JMoney, remember dear, you are not God...lol You are a nurse. A very assertive nurse. We all make mistakes since we are human. Own the mistake, correct if possible, and move on. A nurse who says they have never made a mistake or med error is lying or is not really a nurse. At least you are aware of when you make a mistake and conciously try not to do it again. I have met nurses who just brush their mistakes under the rug, shrug it off, and they are definitely a hazzard to our profession.
I am so mentally drained somedays that I often wonder what in the heck i'm doing working a rehab hosp. Especially when you see your frequent flyers. It's like "why do I bother"? You know they are going to be back next month, then, I find myself not wanting to give them PRN's because I think if they actually went through detox the hard way, they might not want to put their bodies through that. Then here comes that one patient that you can see in their eyes and soul that they want to get clean. They won't even take the prescribed Norco for pain because they want off of all drugs. Then my hope is renewed. All I know is that being a Psych nurse is a whole different animal that what I'm used to.
i didn't exactly have the best record as a juvenile, but, luckily by the age of 17 i got my head on straight. Here in Tx, i was only told to report anything after the age of 18. Juvy records are supposed to be sealed, from my understanding.
i just started my 1st pshych job on a dual/diagnosis unit, detox and mental disorders. It's faith based, we also have a 12 step program. This is so different than I am used to. You really have to learn patience with these people, because remember, they are detoxing and want their "stuff" I have to admit that sometimes I think they need to go through the detox part all natural so they can see what they have done to their bodies, mind and health. I understand why the docs put them on certain med, but, all i see sometimes is they get addicted to legal meds. I try to control what i give and try to give alternatives instead of narcotics for pain. It has it's moment, but, for the most part you see some that come in to actually try to recover. Our place is a temp placement, usually 28 days. The ones i really get upset about are the "frequent flyers" who show they have no use in recovery. I'm learning more and more everyday. I am really liking the psych part of nursing.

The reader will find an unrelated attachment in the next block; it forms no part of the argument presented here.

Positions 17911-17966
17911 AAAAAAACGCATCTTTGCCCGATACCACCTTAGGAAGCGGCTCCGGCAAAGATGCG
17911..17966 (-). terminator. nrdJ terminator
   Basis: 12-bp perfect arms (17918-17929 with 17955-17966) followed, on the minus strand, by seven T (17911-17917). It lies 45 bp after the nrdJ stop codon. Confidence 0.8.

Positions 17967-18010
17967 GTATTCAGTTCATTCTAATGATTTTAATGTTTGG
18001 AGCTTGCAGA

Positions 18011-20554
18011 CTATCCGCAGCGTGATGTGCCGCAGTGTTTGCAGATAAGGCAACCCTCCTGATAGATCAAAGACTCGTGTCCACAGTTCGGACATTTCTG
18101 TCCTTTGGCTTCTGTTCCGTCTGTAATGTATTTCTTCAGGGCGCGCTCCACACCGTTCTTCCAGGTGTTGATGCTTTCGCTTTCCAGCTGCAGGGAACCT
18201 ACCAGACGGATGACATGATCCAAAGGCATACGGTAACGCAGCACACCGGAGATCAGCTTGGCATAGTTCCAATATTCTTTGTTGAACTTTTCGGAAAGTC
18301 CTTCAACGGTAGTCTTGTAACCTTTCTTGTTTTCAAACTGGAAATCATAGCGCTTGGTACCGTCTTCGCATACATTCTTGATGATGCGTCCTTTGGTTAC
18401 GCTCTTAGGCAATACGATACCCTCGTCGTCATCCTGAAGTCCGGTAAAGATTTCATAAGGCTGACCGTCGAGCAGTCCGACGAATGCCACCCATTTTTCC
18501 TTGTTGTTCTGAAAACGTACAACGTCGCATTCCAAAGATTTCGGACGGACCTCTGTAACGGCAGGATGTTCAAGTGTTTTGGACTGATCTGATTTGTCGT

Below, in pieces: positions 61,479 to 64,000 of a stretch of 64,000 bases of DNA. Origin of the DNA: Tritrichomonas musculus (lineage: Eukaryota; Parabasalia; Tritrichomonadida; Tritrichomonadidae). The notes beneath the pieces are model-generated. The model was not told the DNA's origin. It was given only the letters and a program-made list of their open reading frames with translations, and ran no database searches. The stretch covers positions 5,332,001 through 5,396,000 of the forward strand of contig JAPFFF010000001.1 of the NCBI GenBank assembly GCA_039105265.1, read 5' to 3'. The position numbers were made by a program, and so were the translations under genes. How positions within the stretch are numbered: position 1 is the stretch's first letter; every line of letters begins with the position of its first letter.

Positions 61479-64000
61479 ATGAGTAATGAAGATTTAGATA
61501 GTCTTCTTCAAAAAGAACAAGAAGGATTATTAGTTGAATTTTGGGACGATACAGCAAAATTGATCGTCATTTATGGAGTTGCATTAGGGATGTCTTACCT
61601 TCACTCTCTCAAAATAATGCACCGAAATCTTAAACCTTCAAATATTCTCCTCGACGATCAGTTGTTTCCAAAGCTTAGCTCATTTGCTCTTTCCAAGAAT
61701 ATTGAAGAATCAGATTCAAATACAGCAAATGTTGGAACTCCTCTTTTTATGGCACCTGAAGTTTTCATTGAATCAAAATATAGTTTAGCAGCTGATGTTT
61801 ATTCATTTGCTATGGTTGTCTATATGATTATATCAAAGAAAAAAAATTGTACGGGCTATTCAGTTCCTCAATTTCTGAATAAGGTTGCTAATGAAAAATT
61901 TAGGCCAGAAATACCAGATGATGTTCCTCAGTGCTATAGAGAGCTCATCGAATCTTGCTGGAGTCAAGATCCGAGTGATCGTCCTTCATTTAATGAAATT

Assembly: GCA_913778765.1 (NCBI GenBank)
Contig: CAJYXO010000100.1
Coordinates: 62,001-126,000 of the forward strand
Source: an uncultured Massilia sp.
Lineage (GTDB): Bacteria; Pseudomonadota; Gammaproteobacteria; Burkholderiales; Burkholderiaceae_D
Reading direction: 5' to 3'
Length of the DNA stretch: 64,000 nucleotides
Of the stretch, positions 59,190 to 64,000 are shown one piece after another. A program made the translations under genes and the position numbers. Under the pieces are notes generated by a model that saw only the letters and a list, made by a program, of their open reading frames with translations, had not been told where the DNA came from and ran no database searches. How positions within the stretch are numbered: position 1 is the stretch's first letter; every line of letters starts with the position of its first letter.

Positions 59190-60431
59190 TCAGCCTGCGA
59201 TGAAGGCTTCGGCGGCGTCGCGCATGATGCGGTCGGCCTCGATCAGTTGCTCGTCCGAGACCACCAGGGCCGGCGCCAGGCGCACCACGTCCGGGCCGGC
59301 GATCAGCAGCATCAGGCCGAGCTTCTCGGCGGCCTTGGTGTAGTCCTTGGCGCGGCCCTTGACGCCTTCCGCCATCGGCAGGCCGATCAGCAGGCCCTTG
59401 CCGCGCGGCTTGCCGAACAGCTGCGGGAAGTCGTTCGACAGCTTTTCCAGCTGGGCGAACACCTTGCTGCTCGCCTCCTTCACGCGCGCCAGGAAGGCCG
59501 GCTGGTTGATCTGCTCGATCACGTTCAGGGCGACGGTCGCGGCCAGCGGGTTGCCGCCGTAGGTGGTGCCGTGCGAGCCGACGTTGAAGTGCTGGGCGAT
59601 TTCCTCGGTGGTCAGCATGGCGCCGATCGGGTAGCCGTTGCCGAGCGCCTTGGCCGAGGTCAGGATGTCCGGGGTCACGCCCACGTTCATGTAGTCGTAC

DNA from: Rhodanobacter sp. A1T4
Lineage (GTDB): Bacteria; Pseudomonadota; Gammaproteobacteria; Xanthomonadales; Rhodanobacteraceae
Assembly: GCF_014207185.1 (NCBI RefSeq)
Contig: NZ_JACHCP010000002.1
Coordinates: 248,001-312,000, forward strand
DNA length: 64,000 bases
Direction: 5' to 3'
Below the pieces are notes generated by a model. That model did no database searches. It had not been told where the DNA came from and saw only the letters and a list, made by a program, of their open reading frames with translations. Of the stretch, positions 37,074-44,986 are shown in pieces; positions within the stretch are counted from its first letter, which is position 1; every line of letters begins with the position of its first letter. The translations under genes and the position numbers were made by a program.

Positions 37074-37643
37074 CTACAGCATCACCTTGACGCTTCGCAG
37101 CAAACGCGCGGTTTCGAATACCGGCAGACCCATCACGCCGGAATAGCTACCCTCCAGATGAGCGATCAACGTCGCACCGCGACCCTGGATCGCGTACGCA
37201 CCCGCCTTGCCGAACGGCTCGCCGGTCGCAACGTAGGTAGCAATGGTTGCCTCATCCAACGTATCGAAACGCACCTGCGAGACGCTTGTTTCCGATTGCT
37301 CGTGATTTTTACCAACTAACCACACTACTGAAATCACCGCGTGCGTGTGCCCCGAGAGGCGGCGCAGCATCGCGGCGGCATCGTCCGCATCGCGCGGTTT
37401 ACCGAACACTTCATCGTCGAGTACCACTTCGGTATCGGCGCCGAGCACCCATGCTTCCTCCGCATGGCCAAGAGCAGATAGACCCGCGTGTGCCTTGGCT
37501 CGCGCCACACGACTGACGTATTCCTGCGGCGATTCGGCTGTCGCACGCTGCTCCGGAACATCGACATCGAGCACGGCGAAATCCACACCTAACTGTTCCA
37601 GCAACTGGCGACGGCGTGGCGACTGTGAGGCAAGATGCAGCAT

I'm married, but, i always say " just because I'm on a diet, doesn't mean I can't look at the menu...lol". that's like riding your motorcyle through your garden...messes everything to hell and back, especially, if things go wrong. jmo.